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Vines and Branches

Rev. John M. Edgerton
May 3 2015


Before I began to follow after Jesus, I was like a branch hoping for nothing higher than that I should be good firewood. My aspirations for my life were to burn long, burn well, and burn bright. I wanted to contribute some small light of insight to humanity to help hold at bay the void blank expanse of all that we cannot know. I wanted to provide some small warmth in a cold world, like an open fire on a winter’s night. I wanted at least those closest to me to find comfort in how I lived.

I felt the most I could ever do was burn myself up, burn myself out, turn from ashes backs to ashes, consumed and gone but having made some small difference for having lived, held back the cold and indifferent night as long as my life should endure until, consumed and dry and ashen I would blow away with the wind and return to the dust so that the next generation could make of themselves the fuel for the fire. It was the human project as I could see it, to keep the fire burning no matter what. Before I began to follow Jesus, I was like a branch whose highest aspiration was to be good firewood, never knowing that I was made for something more, never knowing that I was drawn from a vineyard and made to bear fruit.

Jesus says that we are made to bear fruit. Now, understand that fruit is not something at which it is beautiful to look. Fruit is not something sweet and delightful to consume, nor is fruit the result of work, the proof of productivity. Fruit has seeds in it. Fruit bears the possibility of life within it. It has the capacity to grow far beyond itself, to grow into something new that has a life of its own. That is what fruit is. We are like branches. A branch can bear fruit, that fruit can grow into a new branch, it can itself bears fruit, and on and on, one branch multiplying a hundredfold, growing to be something far greater than any one branch could ever be on its own. A branch can live and grow and die, but a seed can become a vineyard.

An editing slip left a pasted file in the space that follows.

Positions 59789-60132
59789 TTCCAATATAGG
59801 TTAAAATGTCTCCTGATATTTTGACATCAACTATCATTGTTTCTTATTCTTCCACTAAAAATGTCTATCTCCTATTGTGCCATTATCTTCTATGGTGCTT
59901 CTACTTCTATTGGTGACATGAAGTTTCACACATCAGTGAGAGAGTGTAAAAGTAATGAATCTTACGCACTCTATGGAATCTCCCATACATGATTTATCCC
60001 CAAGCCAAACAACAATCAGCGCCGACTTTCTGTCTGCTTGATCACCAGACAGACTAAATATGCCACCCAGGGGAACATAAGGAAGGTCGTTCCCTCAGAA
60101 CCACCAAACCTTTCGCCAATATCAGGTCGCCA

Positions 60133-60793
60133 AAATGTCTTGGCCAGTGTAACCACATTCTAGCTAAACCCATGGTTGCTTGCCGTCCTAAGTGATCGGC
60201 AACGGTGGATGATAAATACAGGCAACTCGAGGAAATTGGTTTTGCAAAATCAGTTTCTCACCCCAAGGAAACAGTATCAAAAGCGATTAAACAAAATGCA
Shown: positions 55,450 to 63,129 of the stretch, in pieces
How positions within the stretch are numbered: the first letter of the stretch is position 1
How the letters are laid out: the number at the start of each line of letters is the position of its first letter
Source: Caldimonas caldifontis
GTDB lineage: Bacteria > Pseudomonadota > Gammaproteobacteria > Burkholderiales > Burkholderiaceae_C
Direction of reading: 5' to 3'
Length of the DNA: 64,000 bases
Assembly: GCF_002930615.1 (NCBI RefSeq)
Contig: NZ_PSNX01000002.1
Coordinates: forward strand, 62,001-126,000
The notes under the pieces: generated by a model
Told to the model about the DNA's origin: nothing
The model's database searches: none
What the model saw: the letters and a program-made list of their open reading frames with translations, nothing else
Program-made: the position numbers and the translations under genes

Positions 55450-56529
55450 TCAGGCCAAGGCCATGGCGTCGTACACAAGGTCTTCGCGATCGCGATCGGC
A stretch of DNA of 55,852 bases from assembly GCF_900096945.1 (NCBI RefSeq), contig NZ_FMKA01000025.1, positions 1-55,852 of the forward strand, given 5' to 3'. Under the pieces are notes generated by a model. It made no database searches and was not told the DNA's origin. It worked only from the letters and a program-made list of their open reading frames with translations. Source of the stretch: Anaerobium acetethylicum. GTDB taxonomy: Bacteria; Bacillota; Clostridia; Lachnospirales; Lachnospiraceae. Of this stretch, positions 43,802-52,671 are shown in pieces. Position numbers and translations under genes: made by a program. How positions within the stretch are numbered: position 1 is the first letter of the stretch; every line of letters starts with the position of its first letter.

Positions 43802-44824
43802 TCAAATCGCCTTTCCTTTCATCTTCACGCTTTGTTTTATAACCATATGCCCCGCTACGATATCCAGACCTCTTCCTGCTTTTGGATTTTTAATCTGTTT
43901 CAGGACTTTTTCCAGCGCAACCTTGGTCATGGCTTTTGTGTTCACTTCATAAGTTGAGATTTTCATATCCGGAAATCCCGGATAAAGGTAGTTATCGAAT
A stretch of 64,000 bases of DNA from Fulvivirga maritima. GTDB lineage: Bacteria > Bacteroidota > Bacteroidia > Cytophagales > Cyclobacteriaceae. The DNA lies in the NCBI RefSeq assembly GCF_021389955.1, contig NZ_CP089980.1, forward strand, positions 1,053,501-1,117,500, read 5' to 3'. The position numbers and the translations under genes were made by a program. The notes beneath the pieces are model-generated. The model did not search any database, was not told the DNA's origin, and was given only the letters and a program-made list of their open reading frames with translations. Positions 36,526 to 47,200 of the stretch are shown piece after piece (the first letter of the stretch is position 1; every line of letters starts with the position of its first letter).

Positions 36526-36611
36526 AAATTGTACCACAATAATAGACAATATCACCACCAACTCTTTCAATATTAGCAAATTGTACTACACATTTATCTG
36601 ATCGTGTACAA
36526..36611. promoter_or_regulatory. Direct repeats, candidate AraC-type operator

The Christian life aims to be more than firewood burning ourselves up to hold back the night. We are made to bear the fruit of new life. To be a Christian is to know that Heaven on earth is to come from our hands, the work we do is to be shot through with new life, with the possibility of eternity, as small as a grape seed today, but a vineyard covering the whole world tomorrow. We are made to bear the fruit of a new world into being, a world that God dreams of, of plenty for all, and dignity for all.

Understand, please, that this is not delusion nor is it self-congratulation. Bearing the fruit of new creation into being will not come from my own personal efforts. I am just a single branch. A single branch on its own can work itself down to ashes, but fruit will not come because the branch has nothing deeper than itself upon which to draw. To bear fruit, to bring into being something of new life, the branch must live as a part of a great vine. To change the world into the way God dreams it could be, we as Christians must be a part of God. We must live in God and draw our strength from God like a branch growing from a vine. If the branch lives in the vine, if we live in God, then flowing through us can come the water drawn up by the vine’s great broad roots reaching into the deeps of mystery, more than we could ever need or even fathom. A branch can bear fruit, we can bring God’s dream to fruition, because something flows through us, something higher and more elemental than us takes what we can do and turns it into new life, as small as a grape seed today, a vineyard stretching to eternity tomorrow.